No rest for the drivers as we get to the final sprint of the season. The championship is on fire after a great race in Singapore and what better place to continue than the beautiful and special Suzuka. This year the venue will be a little bit sad, for sure, with many bad memories of Jules Bianchi’s accident, so we can expect a very emotional weekend and a tribute to the French driver.
History and 2015 season
Built in 1962 as a Honda test track and used as a F1 track from 25 years later, Suzuka is one of the few remaining old circuits in the current calendar. It has been part of the F1 calendar since 1987 and with an exception during years 2007 and 2008, when the Japanese GP was held in Fuji. The track presents an “8” shape layout, in which a section of the track passes over the other by a raised section. It is one of the favorite tracks of many drivers, Sebastian Vettel for example, since it is a demanding and challenging circuit, with some of the most famous fast corners of the world (the “S” curves, the Spoon, the 130R ...) and long straights.
The standings are more open than ever. The two Mercedes are still on the lead but they feel Vettel’s breathe as he is just 8 points behind Nico Rosberg. The silver arrows cannot allow themselves another weekend like last one in Marina Bay because they are in real threat. Toto Wolff is a little bit concerned but also calm and moving forward: “The performance in Singapore was far below expectations and left us with plenty to think about moving forwards. But move forward is what we will do. We remain calm, learn our lessons and use the pain of those disappointments as motivation to get back on top. One bad weekend does not negate what has been an incredible season so far and we know our car is competitive. But we also recognise the constant threat from our rivals. Whether Singapore was a blip or not, we cannot take our position at the front for granted and expect not to get caught out. Suzuka is a track which should suit us better, so this will be a good indicator. Of course, as we return to Japan, we will be thinking of Jules, his family and our friends at Manor Marussia on what will be an emotional weekend for us all”.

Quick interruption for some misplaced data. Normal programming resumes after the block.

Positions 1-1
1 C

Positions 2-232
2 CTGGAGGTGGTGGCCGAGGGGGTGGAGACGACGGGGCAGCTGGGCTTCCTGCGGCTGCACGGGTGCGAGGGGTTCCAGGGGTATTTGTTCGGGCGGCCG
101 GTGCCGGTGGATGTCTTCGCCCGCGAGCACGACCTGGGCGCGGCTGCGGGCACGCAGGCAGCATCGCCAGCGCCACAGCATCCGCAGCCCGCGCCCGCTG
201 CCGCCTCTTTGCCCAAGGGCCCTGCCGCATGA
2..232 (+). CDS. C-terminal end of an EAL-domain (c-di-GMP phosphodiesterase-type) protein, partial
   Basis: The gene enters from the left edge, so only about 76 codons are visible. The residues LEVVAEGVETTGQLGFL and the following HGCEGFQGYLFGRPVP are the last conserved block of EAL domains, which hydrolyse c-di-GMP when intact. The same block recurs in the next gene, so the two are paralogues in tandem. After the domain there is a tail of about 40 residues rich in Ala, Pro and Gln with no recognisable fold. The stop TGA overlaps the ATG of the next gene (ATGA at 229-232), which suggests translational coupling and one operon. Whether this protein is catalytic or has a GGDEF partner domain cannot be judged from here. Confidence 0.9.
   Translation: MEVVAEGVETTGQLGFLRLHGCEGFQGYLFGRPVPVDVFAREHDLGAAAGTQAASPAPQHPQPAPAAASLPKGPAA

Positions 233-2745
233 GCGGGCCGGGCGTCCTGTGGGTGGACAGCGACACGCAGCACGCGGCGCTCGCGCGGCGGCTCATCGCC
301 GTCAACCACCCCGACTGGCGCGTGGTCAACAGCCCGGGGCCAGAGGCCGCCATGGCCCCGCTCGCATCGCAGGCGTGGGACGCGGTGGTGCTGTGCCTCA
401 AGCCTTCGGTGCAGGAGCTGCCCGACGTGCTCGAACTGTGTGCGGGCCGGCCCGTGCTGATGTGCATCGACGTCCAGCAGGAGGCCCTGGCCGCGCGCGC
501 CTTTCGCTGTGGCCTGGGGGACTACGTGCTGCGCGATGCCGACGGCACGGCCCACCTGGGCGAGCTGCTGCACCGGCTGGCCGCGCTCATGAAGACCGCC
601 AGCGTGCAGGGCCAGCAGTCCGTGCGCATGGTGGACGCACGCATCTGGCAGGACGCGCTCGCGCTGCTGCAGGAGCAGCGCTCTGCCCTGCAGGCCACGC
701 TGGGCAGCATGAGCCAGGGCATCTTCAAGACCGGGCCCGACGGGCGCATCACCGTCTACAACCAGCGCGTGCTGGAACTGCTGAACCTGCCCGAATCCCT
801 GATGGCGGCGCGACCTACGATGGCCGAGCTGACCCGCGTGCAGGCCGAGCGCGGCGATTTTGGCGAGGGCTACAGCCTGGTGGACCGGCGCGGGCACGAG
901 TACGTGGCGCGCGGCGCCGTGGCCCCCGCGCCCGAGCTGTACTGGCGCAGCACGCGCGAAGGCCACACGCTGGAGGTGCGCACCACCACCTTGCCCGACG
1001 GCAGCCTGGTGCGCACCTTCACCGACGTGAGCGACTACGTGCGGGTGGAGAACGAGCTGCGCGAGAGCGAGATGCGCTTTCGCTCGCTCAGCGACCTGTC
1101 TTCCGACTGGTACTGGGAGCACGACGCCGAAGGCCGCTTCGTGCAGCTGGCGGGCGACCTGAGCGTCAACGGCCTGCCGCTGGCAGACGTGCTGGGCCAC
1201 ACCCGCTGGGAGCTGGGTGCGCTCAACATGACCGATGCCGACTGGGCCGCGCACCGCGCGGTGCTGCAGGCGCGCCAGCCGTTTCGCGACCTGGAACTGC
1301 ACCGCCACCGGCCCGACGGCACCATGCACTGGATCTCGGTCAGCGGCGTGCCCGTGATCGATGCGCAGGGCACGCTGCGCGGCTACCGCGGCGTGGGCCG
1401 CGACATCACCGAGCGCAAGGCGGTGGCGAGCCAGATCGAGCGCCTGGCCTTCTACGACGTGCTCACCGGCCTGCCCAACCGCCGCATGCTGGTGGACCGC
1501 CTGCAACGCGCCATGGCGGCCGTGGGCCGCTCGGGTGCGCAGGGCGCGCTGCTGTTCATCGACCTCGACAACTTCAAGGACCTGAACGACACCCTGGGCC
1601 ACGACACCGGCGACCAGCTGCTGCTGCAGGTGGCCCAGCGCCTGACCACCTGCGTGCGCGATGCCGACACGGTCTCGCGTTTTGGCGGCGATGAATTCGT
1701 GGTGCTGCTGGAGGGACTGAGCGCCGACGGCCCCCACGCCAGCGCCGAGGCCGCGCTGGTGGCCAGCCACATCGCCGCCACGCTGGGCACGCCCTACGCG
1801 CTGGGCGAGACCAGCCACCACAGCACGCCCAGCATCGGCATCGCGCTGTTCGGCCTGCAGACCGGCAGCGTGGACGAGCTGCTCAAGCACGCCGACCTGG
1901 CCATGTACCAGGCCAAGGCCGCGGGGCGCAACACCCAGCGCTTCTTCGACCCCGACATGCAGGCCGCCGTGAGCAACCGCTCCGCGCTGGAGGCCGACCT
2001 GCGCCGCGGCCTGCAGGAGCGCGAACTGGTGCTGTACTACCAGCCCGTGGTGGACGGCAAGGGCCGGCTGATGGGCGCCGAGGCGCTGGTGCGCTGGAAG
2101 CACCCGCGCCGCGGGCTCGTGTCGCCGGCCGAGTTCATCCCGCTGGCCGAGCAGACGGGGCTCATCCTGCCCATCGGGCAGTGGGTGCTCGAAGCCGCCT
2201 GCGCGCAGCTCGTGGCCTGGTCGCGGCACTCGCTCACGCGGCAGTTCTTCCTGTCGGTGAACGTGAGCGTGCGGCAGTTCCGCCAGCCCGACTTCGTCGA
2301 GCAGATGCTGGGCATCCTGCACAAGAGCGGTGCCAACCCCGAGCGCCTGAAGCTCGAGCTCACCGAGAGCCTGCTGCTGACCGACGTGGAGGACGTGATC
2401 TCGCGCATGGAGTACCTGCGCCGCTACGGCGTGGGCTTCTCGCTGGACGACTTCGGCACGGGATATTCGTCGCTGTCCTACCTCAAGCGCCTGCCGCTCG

The circuit layout has been modified three times:
In 1983, the last corner was a right hander instead of a chicane. It was changed to slow the cars into the pit straight. Degner curve was made into two corners instead of one long curve.
In 2002, the chicane was slightly modified. The 130R, curve number 15, was also modified and some of the “S” curves were made a bit straighter and faster.
In 2003, the chicane was made slightly faster and closer to the 130R.